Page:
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2021-05-25 - the republic book 1
i finished reading book 1 of the republic by plato. i'm going to try to summarize it based on my notes and recollection.
the republic takes place in piraeus, the prominent south western port of ancient and modern athens. socrates travels there with his friend glaucon to visit a festival. as they were leaving, the son of an old friend catches a glimpse of socrates and asks him to stay. socrates goes to his friends house and they start a conversation.
socrates and his old friend, cephalus, began talking about how they haven't seen each other in a while. socrates noticed that his friend is getting old and asked what life is like when a man gets older. cephalus replies that many men think old age is a curse, but he thinks it's a blessing because he isn't tempted by the lusts of youth and can instead focus on repaying his debts to men and gods so that he doesn't have to worry about justice that may be served to him in the afterlife. this statement leads the conversation into what becomes the main topic for the rest of the book. specifically, what is justice?
cephalus has to go, so his son, polemarchus, continues the conversation. polemarchus agrees with his dad that justice must be the repayment of debts. as socrates does throught the entire conversation, he begins to use logic, reasoning, and analogies to come to an agreement of whether a theory is true or not.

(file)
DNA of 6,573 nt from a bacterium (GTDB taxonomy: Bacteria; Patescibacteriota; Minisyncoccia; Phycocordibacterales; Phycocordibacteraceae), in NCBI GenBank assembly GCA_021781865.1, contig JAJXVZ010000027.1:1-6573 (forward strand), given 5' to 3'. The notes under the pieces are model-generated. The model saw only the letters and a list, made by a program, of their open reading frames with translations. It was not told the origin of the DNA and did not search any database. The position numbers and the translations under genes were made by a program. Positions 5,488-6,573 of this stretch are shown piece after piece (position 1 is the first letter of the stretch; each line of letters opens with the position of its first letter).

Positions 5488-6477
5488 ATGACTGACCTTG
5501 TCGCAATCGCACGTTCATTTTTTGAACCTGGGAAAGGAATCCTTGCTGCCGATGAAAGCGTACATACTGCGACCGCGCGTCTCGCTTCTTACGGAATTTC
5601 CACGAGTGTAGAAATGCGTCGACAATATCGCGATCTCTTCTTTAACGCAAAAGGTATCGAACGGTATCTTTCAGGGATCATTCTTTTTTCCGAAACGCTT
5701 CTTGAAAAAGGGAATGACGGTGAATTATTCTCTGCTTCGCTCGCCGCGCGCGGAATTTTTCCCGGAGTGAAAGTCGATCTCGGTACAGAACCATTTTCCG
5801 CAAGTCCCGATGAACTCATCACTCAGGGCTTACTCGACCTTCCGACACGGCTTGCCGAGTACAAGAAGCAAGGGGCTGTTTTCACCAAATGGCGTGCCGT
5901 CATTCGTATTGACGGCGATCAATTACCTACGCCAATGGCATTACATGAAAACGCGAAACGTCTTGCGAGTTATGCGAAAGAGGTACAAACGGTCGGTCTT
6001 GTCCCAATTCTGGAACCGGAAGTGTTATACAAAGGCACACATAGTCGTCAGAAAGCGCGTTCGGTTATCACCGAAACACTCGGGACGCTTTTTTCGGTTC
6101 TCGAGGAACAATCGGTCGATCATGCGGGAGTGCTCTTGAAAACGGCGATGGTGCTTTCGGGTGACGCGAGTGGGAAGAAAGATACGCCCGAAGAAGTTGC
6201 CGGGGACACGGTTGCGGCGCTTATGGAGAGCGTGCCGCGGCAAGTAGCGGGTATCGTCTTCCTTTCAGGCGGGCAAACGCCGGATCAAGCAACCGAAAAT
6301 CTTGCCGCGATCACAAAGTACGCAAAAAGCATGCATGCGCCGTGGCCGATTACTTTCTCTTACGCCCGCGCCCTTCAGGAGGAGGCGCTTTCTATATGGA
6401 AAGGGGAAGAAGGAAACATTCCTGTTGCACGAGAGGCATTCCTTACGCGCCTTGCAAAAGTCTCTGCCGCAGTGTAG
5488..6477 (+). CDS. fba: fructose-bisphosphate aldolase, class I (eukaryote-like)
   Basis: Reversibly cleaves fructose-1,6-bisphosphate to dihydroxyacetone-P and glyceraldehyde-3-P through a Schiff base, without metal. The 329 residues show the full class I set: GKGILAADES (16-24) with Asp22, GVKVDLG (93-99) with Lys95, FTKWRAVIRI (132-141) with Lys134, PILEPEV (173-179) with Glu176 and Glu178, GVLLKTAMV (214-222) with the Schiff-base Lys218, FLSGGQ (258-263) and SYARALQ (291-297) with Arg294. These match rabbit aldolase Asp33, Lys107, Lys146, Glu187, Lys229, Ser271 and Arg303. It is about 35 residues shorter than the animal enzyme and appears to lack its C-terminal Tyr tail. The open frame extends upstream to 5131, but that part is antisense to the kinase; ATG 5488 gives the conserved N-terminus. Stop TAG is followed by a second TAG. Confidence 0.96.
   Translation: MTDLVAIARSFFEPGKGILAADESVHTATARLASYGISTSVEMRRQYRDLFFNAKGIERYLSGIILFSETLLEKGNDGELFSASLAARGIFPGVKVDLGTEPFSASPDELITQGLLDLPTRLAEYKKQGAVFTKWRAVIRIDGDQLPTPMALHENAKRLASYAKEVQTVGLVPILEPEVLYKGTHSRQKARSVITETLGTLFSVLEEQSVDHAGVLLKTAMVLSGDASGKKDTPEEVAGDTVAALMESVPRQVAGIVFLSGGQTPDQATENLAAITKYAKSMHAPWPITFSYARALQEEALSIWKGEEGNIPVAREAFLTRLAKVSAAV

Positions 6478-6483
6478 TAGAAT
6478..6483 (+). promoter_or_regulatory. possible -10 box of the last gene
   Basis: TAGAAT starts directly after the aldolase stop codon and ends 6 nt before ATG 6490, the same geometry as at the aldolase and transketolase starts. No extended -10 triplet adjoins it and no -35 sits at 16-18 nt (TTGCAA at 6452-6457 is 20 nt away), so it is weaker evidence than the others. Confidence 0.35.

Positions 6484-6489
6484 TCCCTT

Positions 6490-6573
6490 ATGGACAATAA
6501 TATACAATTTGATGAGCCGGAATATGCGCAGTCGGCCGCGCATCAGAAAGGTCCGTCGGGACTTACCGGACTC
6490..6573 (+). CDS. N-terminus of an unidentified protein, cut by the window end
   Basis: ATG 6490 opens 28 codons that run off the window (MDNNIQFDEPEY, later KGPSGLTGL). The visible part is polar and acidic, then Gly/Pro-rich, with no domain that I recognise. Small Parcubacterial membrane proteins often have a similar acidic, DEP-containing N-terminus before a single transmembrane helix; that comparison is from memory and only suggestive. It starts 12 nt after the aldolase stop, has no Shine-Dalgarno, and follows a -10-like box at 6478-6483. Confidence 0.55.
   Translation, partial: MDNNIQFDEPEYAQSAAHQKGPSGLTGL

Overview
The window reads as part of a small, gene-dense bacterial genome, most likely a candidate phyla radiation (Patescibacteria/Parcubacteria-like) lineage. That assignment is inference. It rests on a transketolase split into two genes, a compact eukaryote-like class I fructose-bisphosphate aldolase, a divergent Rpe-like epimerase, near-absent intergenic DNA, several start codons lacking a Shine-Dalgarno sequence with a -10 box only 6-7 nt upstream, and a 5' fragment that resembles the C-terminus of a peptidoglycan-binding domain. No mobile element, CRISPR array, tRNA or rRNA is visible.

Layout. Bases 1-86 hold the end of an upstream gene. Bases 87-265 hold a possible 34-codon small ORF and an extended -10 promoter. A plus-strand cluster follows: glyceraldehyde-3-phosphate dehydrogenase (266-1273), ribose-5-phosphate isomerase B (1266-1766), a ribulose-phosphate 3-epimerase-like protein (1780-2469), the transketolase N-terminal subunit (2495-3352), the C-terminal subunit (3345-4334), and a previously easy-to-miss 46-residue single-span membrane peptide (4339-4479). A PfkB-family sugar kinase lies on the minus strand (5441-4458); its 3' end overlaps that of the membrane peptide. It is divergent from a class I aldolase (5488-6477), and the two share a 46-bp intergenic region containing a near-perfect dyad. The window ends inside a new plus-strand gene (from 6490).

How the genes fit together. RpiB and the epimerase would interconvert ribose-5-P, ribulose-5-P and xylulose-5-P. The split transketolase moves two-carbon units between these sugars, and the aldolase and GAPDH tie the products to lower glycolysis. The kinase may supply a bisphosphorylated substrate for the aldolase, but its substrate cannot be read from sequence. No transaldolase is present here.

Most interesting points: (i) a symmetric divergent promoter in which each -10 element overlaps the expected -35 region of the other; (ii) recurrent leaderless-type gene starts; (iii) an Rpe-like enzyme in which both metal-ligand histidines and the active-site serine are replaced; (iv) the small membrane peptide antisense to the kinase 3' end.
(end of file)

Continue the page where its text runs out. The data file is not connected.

the types of questions that are posed throughout the conversation between socrates and polemarchus include the following:
- if you are borrowing a sword from a friend and he wants the sword back when he isn't in his right mind, should you return it?
- is it just to give friends good things and enemies bad things?
- when is justice most useful?
- is a just person also good at being unjust?
- how can you know if someone is really a friend or really an enemy?
- could a person have bad friends and good enemies?
- if you treat something badly, does it improve or get worse?
- is it just to make something more unjust?
after coming to a conclusion that justice is not what they initially thought, another man in the room, thrasymachus, angrily accused socrates for not trying hard enough to come up with a definition of justice. thrasymachus' definition of justice was that justice is simply the benefit of the stronger. socrates reasoned with thrasymachus for the rest of book 1.
besides the occasionaly insults that thrasymachus directed at socrates, some of the topics they went over in their dialogue include:
- are rulers stronger than their subjects?
- what does it mean to be stronger?
- are rulers infallible?
- is it just for subjects to obey their rulers?
- is a man strong when he is wrong?
- what is the true interest of a ruler?
- can a perfectly unjust person live better than a perfectly just person?
- under what circumstances should a just ruler rule voluntarily?
- is perfect injustice a vice or virtue?
- could a society of perfectly unjust people survive?
- are intelligent people more likely to be just?
the argument, and the end of book 1, ended with thrasymachus blushing because he lost his argument. as well as socrates' still remaining unsatisfied because his initial question was still unanswered. what is justice?